Citing numerous studies that might be surprising to both lay and professional readers, Dr. Rakel makes a compelling case for the efficacy of empathic, compassionate, connective behavior in medical care.  Words, touch, body language, and open-ended questions are some of the ways caregivers communicate compassion, and they have been shown repeatedly to make significant differences in the rate of healing. The first half of the book develops the implications of these claims; the second half offers instruction and insight about how physicians and other caregivers can cultivate practices of compassion that make them better at what they do.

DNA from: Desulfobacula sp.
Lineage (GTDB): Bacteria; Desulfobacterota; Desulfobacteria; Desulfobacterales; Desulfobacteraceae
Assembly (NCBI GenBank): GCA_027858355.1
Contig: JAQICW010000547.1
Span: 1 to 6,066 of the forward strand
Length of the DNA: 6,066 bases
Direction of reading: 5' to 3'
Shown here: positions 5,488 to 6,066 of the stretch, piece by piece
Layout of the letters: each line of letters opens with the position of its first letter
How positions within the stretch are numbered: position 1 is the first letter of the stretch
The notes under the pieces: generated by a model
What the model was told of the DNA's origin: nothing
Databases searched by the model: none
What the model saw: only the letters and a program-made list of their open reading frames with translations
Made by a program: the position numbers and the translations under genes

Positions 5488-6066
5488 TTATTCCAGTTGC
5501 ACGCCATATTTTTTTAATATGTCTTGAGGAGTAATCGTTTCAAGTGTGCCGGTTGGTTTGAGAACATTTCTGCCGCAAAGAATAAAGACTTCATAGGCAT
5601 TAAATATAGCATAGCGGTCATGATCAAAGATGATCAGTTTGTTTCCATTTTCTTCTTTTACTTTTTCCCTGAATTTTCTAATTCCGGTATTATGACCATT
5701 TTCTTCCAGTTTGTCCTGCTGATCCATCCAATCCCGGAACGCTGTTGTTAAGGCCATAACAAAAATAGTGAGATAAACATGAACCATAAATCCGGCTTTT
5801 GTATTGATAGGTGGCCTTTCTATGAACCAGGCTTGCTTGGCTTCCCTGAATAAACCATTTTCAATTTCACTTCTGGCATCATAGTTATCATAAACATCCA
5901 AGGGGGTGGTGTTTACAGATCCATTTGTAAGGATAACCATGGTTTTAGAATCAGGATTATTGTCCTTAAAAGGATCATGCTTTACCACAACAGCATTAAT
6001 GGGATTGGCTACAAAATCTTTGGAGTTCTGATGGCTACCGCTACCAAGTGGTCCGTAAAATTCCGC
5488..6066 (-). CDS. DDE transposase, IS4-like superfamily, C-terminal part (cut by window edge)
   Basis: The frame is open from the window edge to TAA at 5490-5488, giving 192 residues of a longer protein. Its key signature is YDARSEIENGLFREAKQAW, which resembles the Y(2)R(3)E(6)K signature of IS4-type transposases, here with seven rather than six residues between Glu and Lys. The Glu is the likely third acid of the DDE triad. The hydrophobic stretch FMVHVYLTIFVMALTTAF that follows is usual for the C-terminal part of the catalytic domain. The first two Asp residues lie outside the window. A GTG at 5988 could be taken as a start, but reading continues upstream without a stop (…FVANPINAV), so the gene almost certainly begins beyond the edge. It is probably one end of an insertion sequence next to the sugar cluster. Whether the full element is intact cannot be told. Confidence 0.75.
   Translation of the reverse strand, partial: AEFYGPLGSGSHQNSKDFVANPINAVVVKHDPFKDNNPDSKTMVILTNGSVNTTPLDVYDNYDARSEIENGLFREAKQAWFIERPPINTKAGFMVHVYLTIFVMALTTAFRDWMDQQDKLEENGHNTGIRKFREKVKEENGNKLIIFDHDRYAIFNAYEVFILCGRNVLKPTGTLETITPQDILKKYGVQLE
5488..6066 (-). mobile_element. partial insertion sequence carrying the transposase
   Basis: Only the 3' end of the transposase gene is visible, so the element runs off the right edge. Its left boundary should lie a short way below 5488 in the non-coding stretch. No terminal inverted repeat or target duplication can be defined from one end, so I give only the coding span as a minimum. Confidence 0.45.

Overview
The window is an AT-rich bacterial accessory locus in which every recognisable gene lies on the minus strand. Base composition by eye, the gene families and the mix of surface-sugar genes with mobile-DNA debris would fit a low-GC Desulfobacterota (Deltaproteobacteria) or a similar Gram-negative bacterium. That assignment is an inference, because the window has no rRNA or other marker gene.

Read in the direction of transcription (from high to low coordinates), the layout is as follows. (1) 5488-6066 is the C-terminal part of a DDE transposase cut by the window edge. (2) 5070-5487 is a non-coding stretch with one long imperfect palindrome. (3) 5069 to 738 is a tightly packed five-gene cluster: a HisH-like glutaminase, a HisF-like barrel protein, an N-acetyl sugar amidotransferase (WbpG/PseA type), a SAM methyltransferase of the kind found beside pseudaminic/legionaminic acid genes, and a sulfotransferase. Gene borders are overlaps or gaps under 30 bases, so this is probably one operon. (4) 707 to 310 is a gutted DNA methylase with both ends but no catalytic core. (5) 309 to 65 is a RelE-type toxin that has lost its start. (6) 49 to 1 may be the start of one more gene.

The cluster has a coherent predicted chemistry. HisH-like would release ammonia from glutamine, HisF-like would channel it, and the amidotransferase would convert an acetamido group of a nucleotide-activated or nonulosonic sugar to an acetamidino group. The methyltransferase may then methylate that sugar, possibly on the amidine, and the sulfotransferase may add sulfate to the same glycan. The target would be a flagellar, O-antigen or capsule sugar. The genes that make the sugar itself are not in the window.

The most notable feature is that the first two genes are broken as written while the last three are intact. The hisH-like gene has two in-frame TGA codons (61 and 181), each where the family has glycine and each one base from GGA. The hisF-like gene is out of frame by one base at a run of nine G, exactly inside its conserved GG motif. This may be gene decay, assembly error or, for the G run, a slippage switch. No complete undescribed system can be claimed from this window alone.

Even readers who come to this book having read other studies focused on empathy in clinical care or on compassionate practices will find in this thoughtful book new incentives to be more attentive to themselves as well as their patients, and new ways to develop more nuanced approaches to clinical encounters. The many examples the author provides are encouraging.  Without overstating the case, Rakel, who founded the Integrative Medicine Program at the University of Wisconsin, makes meditation, reflection, mindfulness, and deep listening seem like learnable and indispensable dimensions of good medical practice.


W.W. Norton

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